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The holidays are a time to reconnect with loved ones, enjoy some delicious food and talk about… succession planning?
Family gatherings can be an excellent opportunity to talk about the future. With everyone gathered under one roof, families have time to discuss the passing of the intergenerational business torch — provided you go in with a plan (and realistic expectations).
As the Olsen family learned first-hand, a succession plan isn’t typically drafted in one night. It took owners Greg and Lynne — and, most notably, their three sons — two years to complete the details of how to pass down the family business. But with some honest discussions and the support of their MNP advisor, they were able to devise a succession strategy that worked for everyone.
Here are a few lessons they learned along the way:
Not every child wants to take over the family business and that was definitely the case with the Olsen family. Although brothers Jeff, Mark and Sam had helped out in various capacities over the years to support their parents, as they got older, Jeff opted to pursue a career in IT, while Mark and Sam gradually took on more business responsibilities.
While Mark and Sam aspired to one day take over the family business, Jeff did not — which was good to know upfront and an integral first step in developing a fair succession plan.
Mark and Sam didn’t always agree on business decisions. As their parents inched toward retirement, they wondered how they would run the business together but they were also concerned about how they would pay their parents and how Jeff would fit into the business’s future.
As their MNP advisor eventually pointed out, there were other factors to consider as well, such as tax issues, division of business property, how would the next president be decided, should employees be involved as owners and the funding of Greg and Lynne’s retirement.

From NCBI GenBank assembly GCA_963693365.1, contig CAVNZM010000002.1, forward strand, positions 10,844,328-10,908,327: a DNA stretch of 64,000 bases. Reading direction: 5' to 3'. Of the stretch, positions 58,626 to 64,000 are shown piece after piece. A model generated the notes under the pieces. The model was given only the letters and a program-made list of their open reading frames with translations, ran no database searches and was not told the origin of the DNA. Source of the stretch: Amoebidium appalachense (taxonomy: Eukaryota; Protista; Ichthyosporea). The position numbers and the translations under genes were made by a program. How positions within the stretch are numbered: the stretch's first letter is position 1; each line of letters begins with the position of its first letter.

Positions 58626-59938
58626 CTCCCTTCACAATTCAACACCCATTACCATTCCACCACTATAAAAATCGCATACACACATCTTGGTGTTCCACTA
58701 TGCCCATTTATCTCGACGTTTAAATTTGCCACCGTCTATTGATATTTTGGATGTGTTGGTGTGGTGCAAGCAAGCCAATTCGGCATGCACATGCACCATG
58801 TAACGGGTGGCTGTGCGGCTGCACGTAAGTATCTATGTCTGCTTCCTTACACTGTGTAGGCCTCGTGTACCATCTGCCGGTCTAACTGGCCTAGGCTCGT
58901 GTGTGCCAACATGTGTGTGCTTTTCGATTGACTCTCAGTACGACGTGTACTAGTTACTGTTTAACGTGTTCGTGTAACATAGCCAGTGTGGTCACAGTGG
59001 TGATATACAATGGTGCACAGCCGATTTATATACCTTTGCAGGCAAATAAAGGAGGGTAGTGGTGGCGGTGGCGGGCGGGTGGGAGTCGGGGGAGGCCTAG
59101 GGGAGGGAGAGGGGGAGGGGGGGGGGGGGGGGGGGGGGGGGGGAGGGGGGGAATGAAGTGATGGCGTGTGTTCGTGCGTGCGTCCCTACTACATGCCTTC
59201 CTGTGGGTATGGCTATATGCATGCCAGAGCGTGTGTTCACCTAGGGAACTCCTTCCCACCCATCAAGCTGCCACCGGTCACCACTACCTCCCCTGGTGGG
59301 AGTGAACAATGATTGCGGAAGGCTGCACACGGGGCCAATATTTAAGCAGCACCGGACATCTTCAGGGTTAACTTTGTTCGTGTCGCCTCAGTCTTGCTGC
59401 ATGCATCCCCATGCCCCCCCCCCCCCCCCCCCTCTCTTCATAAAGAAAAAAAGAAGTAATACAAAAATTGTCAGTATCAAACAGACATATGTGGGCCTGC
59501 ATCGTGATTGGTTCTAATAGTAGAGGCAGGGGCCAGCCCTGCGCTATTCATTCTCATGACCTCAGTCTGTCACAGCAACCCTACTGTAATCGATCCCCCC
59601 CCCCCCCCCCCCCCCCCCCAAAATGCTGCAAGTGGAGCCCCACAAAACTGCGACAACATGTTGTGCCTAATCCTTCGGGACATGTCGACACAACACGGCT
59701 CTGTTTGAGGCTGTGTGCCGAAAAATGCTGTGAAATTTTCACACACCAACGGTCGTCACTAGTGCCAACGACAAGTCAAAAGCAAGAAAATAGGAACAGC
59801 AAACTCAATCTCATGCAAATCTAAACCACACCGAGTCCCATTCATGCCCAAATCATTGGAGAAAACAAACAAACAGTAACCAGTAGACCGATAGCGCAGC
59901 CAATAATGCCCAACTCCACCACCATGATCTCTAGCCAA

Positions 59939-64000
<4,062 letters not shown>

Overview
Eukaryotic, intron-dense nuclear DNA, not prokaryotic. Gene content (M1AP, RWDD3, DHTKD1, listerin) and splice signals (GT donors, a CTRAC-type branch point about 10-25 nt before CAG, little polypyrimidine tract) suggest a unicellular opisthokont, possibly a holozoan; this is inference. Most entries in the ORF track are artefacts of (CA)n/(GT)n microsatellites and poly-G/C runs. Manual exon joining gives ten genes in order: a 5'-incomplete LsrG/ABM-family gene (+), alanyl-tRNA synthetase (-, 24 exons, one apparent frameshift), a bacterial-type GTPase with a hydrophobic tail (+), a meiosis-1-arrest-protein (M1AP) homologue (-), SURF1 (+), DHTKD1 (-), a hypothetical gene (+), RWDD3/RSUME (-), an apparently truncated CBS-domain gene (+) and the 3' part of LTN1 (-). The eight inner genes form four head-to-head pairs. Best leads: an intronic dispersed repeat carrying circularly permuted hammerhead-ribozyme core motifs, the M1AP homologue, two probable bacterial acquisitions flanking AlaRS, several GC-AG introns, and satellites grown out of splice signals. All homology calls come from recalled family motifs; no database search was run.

With everything laid out on the table and the help of their MNP advisor, they were able to tackle each challenge one by one. The Olsen family knew about the industry issues most pertinent to their business but they weren’t succession experts, which is why they called on the services of MNP. Brian, their advisor, helped reorganize the structure of ownership to reduce Greg and Lynne’s tax burden. He also recommended a buy out plan and that Mark and Sam consider retaining their parents as advisors and directors, thereby creating an income stream for Greg and Lynne during their retirement.
Finally Brian assisted the brothers in developing a plan for the business which would align both with the parents’ payout, and the brothers’ vision for growing the business, and suggested that the brothers operating the business put a formal structure in place to govern how they would work together. And, to prevent miscommunication, it also included a dispute-resolution process.
With Greg and Lynne’s retirement taken care of and Mark and Sam’s business take-over figured out, the last person to factor into the succession plan was Jeff.
The family looked at different scenarios, including giving Jeff an opportunity to hold non-preferential shares in the business, but Mark and Sam wanted to consider an alternative. In the end, the solution turned out to be a property that Greg and Lynne had inherited 25 years before. Jeff ended up inheriting that property, along with a slightly larger share of his parents’ non-business assets, like their RRSPs and savings.
As this scenario shows, it’s unlikely you’ll draft an air-tight succession plan on the first pass. That said, holiday gatherings can determine which family members are interested in which aspects of the business and explore options for those who aren’t. The key is to approach the conversation in a civil and professional way.
If you’d like to learn more about how to get the ball rolling on a succession plan, contact your MNP advisor.
Related Topics:Small Business; Entrepreneurs; Estate Planning; Family
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